Ember.js vs React.js for Allt's front-end revamp


(Karthik Kamalakannan) #1

Allt has been working really well so far, but now, I want to push it to the next level. Allt is a platform I truly believe in, and I strongly believe that it will upgrade the way people work everyday.

To make sure we are ready for the next decade of the Internet, I want to see which front-end platform would be best to use when moving the front-end code to a completely new codebase.

I’ve listened to almost all the talks that Jeff Atwood spoke about Discourse, and he seems to make a valid point for using Ember.

I went through this blog Robin Ward (Co-founder of Discourse) wrote about choosing Ember for a front-end MVC rather than something that way popular than Ember, like Angular:

  1. Interactivity
    1.1 So when you access a front-end MVC like Ember, there’s this huge JS ball (as Jeff likes to call it) rolls out to your browser. And from then on, literally everything that happens is by rotating this JS ball in your browser.
    1.2. Whenever there is some change in the UI or data via the backend, it gets pushed right then and there, without having to reload the page.
    1.3 Since Allt is a platform that will potentially be open all the time in our browsers, making sure the changes and updates we do in the backend reflects immediately to everyone is crucial. I believe that the can solve the issue; correct me if I am wrong.
  2. Here’s one more reason why they seem to lean towards client-side MVC.
  3. Ember is lightweight; its just 47kb when minified. Fair enough.
  4. Client-side MVC is API-first.
  5. Simple Documentation

Kick starting these conversations here, so that it is public, with a hope that people would help us arrive at some solution here.


(Praveen Juge) #2

A Benchmark test here shows ember might be faster


(Karthik Kamalakannan) #3

Also, there’s this interesting discussion on Hackernews talking about Ember and ReactJS.

https://news.ycombinator.com/item?id=12970071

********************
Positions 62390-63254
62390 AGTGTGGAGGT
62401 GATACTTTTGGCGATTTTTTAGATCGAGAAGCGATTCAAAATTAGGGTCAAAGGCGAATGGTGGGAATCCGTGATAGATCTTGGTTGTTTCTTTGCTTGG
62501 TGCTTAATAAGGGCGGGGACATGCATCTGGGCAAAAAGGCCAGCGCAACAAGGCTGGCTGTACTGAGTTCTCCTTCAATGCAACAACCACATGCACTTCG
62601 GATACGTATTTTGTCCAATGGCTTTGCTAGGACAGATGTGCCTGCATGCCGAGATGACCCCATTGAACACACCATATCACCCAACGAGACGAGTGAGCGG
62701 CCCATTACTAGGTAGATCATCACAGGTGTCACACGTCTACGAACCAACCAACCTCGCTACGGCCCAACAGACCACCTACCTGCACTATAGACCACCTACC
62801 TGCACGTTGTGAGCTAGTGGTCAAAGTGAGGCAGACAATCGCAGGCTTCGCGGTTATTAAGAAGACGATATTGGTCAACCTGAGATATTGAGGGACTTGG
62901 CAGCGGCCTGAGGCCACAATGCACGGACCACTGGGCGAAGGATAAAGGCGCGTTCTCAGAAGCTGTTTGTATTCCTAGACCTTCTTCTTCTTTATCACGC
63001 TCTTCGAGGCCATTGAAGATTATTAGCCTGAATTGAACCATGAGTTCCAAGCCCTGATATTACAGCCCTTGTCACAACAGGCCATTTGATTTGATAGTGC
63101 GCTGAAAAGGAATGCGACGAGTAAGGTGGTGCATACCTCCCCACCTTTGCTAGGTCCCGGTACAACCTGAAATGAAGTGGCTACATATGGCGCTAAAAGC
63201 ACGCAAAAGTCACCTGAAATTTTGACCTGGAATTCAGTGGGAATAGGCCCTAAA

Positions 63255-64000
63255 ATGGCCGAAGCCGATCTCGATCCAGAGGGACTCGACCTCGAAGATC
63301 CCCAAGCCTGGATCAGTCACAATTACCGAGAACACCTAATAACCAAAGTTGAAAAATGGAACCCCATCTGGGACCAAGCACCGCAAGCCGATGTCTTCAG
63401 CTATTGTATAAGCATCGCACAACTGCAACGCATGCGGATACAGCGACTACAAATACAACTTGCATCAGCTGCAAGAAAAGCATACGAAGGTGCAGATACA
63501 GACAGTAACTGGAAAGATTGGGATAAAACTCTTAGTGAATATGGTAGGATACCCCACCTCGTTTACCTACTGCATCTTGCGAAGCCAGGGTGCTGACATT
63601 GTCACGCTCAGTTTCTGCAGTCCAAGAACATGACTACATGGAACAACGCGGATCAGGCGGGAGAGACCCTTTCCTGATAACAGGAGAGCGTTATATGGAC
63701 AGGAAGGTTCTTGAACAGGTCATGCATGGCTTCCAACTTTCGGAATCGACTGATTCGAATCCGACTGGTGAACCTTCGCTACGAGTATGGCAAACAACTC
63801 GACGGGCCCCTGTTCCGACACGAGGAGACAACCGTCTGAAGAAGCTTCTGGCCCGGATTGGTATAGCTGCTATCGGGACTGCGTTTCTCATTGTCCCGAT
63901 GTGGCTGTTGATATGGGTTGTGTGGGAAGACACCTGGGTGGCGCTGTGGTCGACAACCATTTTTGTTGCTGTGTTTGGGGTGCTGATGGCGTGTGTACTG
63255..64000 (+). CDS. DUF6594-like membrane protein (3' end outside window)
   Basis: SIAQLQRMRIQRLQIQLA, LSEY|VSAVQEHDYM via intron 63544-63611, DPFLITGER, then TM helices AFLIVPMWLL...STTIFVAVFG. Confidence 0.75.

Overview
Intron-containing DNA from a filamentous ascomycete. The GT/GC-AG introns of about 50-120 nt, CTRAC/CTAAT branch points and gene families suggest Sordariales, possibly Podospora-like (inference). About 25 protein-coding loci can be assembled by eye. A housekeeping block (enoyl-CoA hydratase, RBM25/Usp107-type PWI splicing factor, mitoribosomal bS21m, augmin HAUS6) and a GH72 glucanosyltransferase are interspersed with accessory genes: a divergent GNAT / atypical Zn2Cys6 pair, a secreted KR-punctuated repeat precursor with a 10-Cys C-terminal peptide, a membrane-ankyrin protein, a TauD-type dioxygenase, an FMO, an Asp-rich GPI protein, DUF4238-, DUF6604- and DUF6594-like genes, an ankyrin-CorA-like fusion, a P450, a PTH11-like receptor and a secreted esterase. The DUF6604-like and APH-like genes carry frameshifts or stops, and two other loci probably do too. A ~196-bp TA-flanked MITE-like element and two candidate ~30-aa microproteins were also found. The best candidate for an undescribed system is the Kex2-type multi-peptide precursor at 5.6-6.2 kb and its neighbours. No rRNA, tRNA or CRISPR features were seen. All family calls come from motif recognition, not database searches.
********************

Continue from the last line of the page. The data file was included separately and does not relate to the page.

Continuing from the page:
Here are some quotes from the discussion:

Ember is a really good choice for running a feature-rich web app where you want to focus on business and features instead of solving issues about tooling and deciding on which pieces to bring into the bundle to make everything work. This is especially crucial for small teams on a budget.

I’m developing and maintaining an Ember app which is nearly 5 years old. Some of our app code dates back to 2011 (when Ember was still Amber.js).

Remember how much the Javascript ecosystem changed in 5 years? There is no way we could have maintained the same code base without Ember; we would have needed to rewrite the app once or twice by now. And with each rewrite small features, little subtleties would have been lost, replaced by some bike-shedding about how we should hand-compose an entirely new stack.

Instead, we upgraded quietly from time to time, and kept all our carefully tuned code and beloved UI tweaks with us. To be honest, the maintenance and version bumps took quite some work, and some early upgrades required heavy refactoring. Ember paradigms changed frequently during the pre-1.0 era, and later React clearly influenced the best practices recommended for Ember 2 (like Data-Down Actions-Up, etc).

But boy is it worth it. Ember-Data is neat, the testing tools are great, the Ember-Inspector add-on is a joy, and the CLI tools gets us so many free features. And we never could have maintained this product without a stable framework across all these years, and the friendly developers community.

More data to back my argument soon. :slight_smile: